IMG_5826.jpgThe tutorial I used came from (surprise!) Missouri Star Quilt Company.  Though Jenny Doan says you can complete this quilt top in 45 minutes to an hour, I confess it took me more like three hours.  With practice, I’m sure I can better that time!

Because this was a quick make, I made the choice to quilt it by stitching in the ditch with Isacord (which I LOVE), and instead of hand sewing the binding, I did it all by machine.  I also chose not to include any borders. This is the part of quilting I find so fascinating…the learning curve is HUGE, and finding my personal preferences is constant.  After finishing this quilt, I am convinced that hand binding is my thing.  I really enjoy the process and the look.  Live and learn!

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I used my binding tool to join the final seam of the binding.  It wasn’t as clean as I would like, so I’m thinking I have a bit more practice ahead of me in order to make my binding smooth and wrinkle free.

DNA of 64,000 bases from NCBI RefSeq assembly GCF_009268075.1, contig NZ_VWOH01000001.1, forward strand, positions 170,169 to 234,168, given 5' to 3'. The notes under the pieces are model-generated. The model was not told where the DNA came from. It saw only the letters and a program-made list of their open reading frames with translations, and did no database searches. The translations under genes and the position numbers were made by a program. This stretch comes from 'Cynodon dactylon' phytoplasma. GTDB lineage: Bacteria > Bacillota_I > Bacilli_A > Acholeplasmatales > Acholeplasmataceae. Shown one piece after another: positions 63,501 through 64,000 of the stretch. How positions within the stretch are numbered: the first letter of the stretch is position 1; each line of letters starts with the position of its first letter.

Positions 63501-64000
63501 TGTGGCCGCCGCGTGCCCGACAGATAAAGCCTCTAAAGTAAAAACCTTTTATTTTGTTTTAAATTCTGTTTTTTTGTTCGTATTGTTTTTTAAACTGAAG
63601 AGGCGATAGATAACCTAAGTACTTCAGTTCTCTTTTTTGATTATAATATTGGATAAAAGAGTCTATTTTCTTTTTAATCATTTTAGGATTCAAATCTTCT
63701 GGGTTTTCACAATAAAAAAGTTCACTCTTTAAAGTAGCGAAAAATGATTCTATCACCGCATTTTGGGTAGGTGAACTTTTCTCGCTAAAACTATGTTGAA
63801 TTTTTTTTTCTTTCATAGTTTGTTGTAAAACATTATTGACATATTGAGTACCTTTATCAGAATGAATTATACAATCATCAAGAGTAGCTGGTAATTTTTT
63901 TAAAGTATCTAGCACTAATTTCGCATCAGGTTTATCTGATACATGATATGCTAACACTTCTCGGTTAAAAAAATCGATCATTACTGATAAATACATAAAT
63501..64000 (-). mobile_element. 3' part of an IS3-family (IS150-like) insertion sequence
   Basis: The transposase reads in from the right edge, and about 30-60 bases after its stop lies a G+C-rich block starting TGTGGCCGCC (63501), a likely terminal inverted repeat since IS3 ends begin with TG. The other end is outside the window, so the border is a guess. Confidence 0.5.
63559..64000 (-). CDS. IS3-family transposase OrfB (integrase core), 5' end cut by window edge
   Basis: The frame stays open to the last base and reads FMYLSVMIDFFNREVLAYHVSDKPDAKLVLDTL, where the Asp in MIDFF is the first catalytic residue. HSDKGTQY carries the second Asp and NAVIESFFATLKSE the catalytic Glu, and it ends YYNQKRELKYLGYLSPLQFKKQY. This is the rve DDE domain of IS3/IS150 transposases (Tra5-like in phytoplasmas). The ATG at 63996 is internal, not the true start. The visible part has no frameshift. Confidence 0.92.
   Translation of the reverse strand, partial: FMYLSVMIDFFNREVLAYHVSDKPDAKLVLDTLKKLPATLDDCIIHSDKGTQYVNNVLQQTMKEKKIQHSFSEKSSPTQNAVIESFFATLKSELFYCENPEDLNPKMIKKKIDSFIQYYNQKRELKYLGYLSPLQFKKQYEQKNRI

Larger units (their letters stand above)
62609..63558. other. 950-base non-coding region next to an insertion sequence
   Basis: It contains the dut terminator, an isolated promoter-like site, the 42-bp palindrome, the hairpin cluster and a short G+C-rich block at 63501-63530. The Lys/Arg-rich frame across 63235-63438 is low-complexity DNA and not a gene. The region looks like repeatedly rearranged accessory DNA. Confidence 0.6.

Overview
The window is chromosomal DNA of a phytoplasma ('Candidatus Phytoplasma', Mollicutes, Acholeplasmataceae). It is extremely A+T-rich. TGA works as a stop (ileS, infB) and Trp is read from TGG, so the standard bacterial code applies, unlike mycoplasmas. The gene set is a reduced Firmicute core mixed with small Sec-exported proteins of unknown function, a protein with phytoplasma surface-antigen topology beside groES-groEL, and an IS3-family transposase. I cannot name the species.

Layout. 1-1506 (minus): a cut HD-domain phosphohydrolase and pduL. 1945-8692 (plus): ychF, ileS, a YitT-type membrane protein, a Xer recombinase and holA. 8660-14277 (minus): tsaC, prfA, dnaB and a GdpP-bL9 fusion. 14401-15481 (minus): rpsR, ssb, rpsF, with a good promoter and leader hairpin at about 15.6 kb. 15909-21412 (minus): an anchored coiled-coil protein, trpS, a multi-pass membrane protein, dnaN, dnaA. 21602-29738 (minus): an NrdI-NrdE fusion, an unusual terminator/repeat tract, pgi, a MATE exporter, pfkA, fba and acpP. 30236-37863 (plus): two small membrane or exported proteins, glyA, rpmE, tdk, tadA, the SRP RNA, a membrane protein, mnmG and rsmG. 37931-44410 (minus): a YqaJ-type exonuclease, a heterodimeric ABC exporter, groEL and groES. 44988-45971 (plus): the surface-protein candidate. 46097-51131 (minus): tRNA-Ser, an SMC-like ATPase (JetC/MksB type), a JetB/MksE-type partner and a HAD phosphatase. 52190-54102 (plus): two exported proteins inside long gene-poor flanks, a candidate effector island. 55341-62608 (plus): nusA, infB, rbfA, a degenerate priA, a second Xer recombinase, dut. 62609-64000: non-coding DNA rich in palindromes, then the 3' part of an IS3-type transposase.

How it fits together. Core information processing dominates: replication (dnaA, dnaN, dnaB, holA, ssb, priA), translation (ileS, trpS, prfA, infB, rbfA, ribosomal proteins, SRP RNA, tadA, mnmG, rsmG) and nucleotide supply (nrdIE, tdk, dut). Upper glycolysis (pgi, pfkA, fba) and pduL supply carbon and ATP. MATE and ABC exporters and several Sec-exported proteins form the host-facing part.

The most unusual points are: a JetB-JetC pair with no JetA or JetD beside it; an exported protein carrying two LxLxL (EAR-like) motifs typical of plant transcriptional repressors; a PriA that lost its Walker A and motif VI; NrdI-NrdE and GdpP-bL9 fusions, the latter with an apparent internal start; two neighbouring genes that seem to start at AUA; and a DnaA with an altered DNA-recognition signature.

Have a wonderful weekend, and remember….be crafty, be creative!

Hugs,

DoriSignature

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WIP Wednesday: Jelly Roll Quilt

I needed a quick and satisfying project to get me back in the swing of creating yesterday.   I quickly went through my jelly roll drawer, and searched for the fabric that made my heart race the most.

I kept coming back to this Moda jelly roll called Sunflower Song.  Yup!  That was it! Civil War type prints in rich browns, greens, cream prints, blues and deep reds, was the ticket! 

I rewatched Missouri Star Quilt Co.’s YouTube tutorial Jelly roll race and then sat down at my machine and started stitching.  It took me more than the hour the video claimed it would take (I’m persnickety), but the basic top is done!  Yay!  I’m considering adding one border before I sandwich it and quilt it.

 I also saw the opportunity to take this finished top and cut it up into a completely different design if I wanted to take it further.  I could use my 60 degree equilateral triangle ruler (demonstrated here) or one of Crafty Gemini’s projects using her 10″ slicer ruler found in her YouTube tutorial here.  So many ideas!